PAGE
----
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  • fpitas
    replied
    Originally posted by scardeal View Post
    I guess after reading through this, is there a distinction between testing for tuning a speaker, testing for defects and testing for overall fidelity/awesomeness of a speaker?
    You can test on just your favorite songs and good recordings, but then there's a good chance a mediocre recording will highlight flaws. So it depends on what you're looking for in a speaker.

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  • whatabirdie
    replied
    I would also had Tchaikovsky 1812 overture for the cannons that will test your woofers!

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  • scardeal
    replied
    I guess after reading through this, is there a distinction between testing for tuning a speaker, testing for defects and testing for overall fidelity/awesomeness of a speaker?

    Leave a comment:


  • LIDAR
    replied
    tvrgeek nailed it with the Harry James recording. I didn't mention that one as I am not aware of it being available in anything but direct to disc (which is what I have). It is a superbly recorded record. One of the few recordings where drums actually sound like real drums.

    Actually, I think some of the hardest things to get right in speakers are drums and percussion . A guitar can sound great through a mediocre set of speakers, but does it really sound like what was recorded? Who knows? There's so much processing going on (much of it intentional by the artists choice of guitar, amps, and effects) that the listener is not informed of that there's really no way to know if that's how it's supposed to sound. Brass and piano can also be very revealing as most of us know what a trumpet, saxophone, or a piano is supposed to sound like.

    So yes, I do use Steely Dan, Diana Krall, Bill Withers, and Paul Simon (particularly Graceland as noted earlier). But check out Charly Antolini - Knock Out 2000 for some seriously well recorded drums and Erich Kunzel Cincinnati Pops Big Band for horns and piano recorded right!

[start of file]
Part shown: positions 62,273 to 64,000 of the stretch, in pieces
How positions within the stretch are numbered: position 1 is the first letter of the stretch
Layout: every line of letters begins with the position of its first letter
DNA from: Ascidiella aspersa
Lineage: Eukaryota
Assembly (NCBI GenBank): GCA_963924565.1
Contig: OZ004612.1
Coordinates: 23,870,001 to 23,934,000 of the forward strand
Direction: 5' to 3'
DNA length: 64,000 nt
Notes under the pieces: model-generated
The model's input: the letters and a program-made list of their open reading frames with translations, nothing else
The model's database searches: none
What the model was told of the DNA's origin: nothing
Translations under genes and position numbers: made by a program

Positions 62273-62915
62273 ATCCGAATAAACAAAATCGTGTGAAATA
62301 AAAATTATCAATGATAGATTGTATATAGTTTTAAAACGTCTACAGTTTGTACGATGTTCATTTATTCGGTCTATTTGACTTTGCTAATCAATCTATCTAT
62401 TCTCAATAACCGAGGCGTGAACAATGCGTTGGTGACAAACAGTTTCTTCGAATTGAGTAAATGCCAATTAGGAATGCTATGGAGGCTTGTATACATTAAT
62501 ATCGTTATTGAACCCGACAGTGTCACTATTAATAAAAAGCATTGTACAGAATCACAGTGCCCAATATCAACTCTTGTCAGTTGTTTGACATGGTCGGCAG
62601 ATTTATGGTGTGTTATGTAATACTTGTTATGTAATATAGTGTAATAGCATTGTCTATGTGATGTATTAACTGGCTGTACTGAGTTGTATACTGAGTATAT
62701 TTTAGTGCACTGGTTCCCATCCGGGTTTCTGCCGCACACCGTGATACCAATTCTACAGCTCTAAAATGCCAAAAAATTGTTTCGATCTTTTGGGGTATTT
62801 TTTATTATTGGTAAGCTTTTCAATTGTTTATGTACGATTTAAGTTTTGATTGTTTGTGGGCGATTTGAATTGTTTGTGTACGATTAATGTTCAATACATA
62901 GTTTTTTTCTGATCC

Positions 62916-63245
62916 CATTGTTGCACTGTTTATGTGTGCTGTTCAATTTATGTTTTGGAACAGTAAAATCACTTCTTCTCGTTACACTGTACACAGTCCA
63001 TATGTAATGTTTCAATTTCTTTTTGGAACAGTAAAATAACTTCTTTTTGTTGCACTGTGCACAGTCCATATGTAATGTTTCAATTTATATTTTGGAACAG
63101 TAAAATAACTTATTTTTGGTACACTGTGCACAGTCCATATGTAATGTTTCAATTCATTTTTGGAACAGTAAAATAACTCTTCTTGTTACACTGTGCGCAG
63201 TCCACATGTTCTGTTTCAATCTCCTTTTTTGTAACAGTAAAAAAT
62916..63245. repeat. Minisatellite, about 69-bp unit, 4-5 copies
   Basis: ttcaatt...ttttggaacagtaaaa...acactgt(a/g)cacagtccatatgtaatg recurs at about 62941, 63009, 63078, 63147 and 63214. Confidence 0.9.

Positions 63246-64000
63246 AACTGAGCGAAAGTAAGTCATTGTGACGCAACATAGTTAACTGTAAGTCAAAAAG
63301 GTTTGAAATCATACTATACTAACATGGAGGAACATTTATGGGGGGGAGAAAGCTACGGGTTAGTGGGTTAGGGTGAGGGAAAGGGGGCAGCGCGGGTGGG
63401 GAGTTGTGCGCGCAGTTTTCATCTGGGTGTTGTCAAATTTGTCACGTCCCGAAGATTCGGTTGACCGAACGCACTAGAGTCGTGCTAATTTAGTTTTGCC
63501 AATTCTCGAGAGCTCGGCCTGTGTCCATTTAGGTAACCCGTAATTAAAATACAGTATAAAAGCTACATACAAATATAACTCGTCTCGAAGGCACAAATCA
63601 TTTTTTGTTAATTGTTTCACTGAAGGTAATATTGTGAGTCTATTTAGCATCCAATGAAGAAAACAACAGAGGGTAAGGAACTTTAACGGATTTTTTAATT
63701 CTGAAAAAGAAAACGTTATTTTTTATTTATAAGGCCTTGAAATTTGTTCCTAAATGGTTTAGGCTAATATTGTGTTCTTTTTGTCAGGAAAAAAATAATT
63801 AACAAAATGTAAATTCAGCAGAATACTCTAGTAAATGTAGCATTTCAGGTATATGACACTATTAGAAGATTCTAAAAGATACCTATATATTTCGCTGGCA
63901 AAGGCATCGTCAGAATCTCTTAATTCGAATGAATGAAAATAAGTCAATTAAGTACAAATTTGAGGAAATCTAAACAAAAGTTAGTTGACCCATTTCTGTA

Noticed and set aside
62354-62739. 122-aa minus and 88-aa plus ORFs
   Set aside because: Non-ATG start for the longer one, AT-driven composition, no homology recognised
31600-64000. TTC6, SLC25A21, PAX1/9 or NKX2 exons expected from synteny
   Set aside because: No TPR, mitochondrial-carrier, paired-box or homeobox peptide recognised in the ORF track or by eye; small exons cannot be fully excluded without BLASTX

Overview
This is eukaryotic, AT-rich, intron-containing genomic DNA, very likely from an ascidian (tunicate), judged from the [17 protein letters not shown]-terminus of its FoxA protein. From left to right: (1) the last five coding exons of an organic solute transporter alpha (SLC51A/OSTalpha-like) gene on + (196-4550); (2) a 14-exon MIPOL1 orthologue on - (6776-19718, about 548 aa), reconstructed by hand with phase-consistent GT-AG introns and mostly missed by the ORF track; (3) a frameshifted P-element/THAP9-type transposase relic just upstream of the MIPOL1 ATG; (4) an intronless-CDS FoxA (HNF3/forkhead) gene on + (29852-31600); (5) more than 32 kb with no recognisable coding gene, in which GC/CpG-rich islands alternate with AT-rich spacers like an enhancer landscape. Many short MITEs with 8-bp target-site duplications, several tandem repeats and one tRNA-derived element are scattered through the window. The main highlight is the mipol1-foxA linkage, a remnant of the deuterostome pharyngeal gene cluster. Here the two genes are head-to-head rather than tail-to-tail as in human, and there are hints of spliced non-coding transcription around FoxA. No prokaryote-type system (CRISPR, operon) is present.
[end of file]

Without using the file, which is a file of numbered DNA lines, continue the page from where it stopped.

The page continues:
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  • fpitas
    replied
    Originally posted by Geoff Millar View Post
    When auditioning or testing speakers, I also use music which is not well recorded or mixed; much of the music in our collection is 60s, 70s and 80s rock/pop, 50s and 60s jazz and classical recordings from the LP era or even before.

    It's therefore critical for enjoyable listening that speakers let us enjoy that music. Of course, nothing has ever made my 1926 recording of the Beethoven Violin Concerto by Fritz Kreisler sound good....

    For example, I auditioned the Dayton RS621 speakers (RS150 mid, RS28A tweeter) and found them too revealing of recording faults; in the same session I swapped to a SB Acoustics kit with paper drivers and fabric tweeters and enjoyed them more with my test tracks.

    'Lower fi' tracks included Please Please Me (Beatles); Odds and Ends (Dylan, Basement Tapes); Machine Gun (Hendrix Live LA Forum 1970 bootleg); and a 1955 recording of the Beethoven 'Emperor' Concerto by Emil Gilels.


    Geoff
    I'm with you. Good recordings are of course nice to hear, but the ultimate test is poor recordings. Speaker faults will often exaggerate their faults. And yes, very revealing speakers are a double-edged sword.